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(2016) Naturalism and philosophical anthropology, Basingstoke, Palgrave Macmillan.

In pursuit of something "essential" about man

Heidegger and philosophical anthropology

Beth Cykowski

pp. 27-48

The question of the degree to which Heidegger can be counted as an anthropological thinker is a controversial one. Throughout his corpus, Heidegger expresses concern with the fundamental character and destiny of human existence, but does the possession of such a concern situate Heidegger within the history of the German philosophical-anthropological tradition? Heidegger's interest in the human appears to circumnavigate many of the issues and questions that occupy this tradition. For instance, Heidegger frequently appears to be more concerned with what the articulation of the question of what it means to be human itself says about human existence, than with seeking a positive definition of the human as a particular living species. Nevertheless, through his interrogation of the human as a being that possesses the capacity to articulate this question, Heidegger does develop an understanding of human existence that could be said to approximate a philosophical anthropology.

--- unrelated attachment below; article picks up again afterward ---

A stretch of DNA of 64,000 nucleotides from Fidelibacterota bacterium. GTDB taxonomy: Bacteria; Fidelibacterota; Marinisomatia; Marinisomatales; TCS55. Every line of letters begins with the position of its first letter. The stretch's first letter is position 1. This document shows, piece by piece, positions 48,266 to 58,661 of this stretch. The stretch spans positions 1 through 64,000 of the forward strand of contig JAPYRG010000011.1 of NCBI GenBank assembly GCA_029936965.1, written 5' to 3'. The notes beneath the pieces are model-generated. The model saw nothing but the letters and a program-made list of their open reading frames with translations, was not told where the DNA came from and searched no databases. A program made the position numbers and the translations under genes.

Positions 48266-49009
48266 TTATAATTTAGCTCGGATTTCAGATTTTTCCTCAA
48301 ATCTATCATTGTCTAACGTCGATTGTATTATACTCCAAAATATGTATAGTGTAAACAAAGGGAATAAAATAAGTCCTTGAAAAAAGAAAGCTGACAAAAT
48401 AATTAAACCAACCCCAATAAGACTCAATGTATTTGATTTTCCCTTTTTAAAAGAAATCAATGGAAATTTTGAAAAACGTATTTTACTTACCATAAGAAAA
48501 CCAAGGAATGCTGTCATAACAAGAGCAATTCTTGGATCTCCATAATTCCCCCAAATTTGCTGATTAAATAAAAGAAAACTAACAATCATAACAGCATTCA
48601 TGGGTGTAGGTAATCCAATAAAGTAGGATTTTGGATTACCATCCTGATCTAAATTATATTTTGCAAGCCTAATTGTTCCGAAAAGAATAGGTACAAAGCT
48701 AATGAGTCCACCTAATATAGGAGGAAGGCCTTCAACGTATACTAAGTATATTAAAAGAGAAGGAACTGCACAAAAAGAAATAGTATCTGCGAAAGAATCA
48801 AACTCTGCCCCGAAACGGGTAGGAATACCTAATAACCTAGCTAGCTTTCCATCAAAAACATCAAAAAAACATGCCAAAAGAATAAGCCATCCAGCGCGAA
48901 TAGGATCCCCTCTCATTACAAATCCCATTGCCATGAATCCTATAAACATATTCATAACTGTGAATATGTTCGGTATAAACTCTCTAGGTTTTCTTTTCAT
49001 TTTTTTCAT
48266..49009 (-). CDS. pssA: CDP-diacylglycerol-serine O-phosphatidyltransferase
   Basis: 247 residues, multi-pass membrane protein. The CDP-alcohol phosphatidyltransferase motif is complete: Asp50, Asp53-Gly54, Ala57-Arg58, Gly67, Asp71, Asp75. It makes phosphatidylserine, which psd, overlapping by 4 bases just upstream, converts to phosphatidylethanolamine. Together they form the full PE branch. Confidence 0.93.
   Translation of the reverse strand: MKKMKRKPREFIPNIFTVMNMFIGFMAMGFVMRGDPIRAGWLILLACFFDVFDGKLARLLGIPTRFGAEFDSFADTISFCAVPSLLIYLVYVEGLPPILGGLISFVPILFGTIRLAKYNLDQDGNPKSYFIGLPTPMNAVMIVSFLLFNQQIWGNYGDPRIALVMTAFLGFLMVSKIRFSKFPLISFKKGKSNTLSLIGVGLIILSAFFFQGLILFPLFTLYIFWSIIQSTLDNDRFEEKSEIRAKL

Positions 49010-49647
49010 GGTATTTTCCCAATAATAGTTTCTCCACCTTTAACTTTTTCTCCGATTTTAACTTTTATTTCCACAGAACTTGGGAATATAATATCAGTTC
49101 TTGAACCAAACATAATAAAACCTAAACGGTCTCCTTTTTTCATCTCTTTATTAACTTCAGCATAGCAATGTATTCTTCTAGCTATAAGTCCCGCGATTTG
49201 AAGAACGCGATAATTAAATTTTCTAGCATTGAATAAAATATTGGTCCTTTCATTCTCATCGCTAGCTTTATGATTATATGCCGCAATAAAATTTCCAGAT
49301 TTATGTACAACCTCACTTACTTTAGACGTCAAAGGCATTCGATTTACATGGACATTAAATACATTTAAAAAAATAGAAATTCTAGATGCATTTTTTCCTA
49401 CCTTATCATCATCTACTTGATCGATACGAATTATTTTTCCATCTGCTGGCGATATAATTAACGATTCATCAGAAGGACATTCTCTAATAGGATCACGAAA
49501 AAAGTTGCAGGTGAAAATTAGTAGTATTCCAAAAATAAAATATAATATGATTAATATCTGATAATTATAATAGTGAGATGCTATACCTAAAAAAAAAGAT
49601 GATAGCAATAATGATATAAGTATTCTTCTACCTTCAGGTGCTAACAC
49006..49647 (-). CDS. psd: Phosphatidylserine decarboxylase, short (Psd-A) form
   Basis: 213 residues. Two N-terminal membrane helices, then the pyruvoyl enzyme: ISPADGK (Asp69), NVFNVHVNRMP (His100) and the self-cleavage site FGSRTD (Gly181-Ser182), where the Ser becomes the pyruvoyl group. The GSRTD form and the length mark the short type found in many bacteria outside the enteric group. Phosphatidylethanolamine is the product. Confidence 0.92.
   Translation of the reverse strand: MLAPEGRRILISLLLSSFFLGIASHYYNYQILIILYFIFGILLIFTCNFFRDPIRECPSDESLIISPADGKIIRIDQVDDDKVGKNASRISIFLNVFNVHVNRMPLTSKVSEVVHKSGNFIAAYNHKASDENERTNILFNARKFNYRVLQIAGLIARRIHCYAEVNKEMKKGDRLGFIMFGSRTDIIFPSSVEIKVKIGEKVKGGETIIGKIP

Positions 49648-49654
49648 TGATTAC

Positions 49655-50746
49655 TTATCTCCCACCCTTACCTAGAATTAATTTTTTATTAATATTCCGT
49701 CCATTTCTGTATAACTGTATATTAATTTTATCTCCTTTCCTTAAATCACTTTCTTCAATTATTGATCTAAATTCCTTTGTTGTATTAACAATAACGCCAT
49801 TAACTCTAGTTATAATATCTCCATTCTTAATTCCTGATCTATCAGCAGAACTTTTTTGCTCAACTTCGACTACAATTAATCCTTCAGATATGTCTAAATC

Publication details

DOI: 10.1057/9781137500885_2

Full citation:

Cykowski, B. (2016)., In pursuit of something "essential" about man: Heidegger and philosophical anthropology, in P. Honenberger (ed.), Naturalism and philosophical anthropology, Basingstoke, Palgrave Macmillan, pp. 27-48.

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